As for features, the 66W has everything you would expect from a dash cam, including GPS and incident detection that automatically saves video to a microSD card (sold separately). The camera constantly records video, overwriting the oldest footage once the memory card gets full, but footage recorded when an incident is detected (or when you press the save button) is permanently stored.

There’s also voice control, so you can say ‘OK Garmin’ then ask the camera to save a recording, or switch audio recording on and off.

The camera has a suite of driver assistance features, including forward collision warnings, lane departure warnings, speed and red light camera alerts and go alerts, where the camera beeps to let you know the vehicle ahead has moved forward. Some owners may find these features useful, but we prefer to keep our eyes on the road and not be distracted by a small display that is likely positioned at the top of the windscreen and potentially not directly in view.

Lastly for the 66W, it features Garmin’s syncing feature where up to four models of Dash Cam can be fitted to a vehicle and record video in sync with each other. It is likely overkill for a car, but a useful feature for larger vehicles like trucks, vans and motorhomes.

Now to the Garmin Dash Cam Mini, and naturally there are fewer features given the lower price and no screen. The camera has a 1080p resolution, meaning 1920 x 1080 pixels, shoots footage at 30 frames per second, and a 140-degree field-of-view. These stats are all lower than the 66W, but still mean Full HD video at a respectable field-of-view and frame rate.

If you drive a particular large vehicle then the 140-degree angle might be a little restrictive, but for just under £100 we think the Dash Cam Mini still represents good value of money.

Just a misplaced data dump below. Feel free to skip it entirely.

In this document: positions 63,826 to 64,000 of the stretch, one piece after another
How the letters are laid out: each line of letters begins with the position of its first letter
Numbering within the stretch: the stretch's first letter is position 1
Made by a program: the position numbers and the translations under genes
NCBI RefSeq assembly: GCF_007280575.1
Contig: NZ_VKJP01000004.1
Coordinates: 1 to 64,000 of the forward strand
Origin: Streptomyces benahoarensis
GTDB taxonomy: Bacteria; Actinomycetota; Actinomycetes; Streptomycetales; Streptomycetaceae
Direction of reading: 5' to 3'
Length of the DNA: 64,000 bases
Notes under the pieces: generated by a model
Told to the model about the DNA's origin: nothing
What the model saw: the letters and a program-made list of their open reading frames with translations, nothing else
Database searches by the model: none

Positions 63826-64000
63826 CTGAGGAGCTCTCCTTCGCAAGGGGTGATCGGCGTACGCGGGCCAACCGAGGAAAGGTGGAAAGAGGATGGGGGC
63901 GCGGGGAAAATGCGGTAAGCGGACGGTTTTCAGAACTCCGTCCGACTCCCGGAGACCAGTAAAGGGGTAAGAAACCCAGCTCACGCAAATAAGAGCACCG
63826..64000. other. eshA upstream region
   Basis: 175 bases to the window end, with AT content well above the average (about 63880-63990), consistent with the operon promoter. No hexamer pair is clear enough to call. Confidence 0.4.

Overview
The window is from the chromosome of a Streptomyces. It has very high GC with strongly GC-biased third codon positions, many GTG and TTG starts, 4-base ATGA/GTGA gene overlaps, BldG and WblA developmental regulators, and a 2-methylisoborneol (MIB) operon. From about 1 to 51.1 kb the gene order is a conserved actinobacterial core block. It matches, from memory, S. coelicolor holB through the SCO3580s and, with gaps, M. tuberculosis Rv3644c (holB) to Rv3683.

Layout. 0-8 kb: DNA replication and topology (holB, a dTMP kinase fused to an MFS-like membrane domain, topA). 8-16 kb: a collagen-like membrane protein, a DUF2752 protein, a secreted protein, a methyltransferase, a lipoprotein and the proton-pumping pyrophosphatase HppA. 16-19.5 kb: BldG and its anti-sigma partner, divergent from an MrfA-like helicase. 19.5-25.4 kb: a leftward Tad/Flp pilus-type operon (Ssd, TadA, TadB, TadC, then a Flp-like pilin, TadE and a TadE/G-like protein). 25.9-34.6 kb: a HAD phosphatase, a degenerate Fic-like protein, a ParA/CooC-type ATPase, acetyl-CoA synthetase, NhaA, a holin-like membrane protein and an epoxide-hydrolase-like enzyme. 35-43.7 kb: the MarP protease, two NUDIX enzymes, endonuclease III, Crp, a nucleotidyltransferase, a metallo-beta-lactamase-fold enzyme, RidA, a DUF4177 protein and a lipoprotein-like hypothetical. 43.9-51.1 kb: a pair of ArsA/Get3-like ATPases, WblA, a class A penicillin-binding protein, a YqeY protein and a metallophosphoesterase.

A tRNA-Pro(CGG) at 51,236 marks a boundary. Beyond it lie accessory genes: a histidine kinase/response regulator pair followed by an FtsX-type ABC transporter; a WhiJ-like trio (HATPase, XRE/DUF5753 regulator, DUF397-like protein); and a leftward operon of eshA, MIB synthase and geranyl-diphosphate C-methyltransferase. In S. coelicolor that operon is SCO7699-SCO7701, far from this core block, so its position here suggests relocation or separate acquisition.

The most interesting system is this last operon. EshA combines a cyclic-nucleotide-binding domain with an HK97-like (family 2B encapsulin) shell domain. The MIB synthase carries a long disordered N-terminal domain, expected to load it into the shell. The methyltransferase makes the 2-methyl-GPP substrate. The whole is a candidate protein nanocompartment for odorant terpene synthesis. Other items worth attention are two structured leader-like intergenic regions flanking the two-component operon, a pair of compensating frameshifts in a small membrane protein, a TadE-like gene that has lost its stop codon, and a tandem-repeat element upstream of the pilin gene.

As for features, video is constantly recorded then permanently saved when a collision is detected or when you press the save button. Along with the 66W, the Dash Cam Mini also has Parking Surveillance mode, which works in conjunction with the hard-wiring kit and means the camera keeps an eye on your vehicle while it is parked, recording when movement is felt.

Both cameras work with the Garmin Drive app for iOS and Android, where you can transfer footage from the camera to your smartphone using Wi-Fi and Bluetooth. 

Garmin Dash Cam Mini lifestyle

(Image credit: Garmin)

Garmin Dash Cam 66w vs Mini: Price

As we mentioned earlier, there is a substantial price difference between these two cameras. At the time of writing, the Dash Cam Mini is £99.99 and the Dash Cam 66W is £199.99. The latter shoots higher-quality video and has more features, including driver assistance and a 30-minute battery life. But we would argue that those features aren’t entirely necessary, and as long as you are happy with Full HD video and 140fps, then at £99.99 (and with a very compact design), the Mini is hard to ignore.

But if you want those extra features and image quality, then the Dash Cam 66W still represents good value for money, given its compact design, simple mounting system and the option for hard-wiring with parking mode.

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Alistair Charlton
Alistair Charlton

Alistair is a freelance automotive and technology journalist. He has bylines on esteemed sites such as the BBC, Forbes, TechRadar, and of best of all, T3.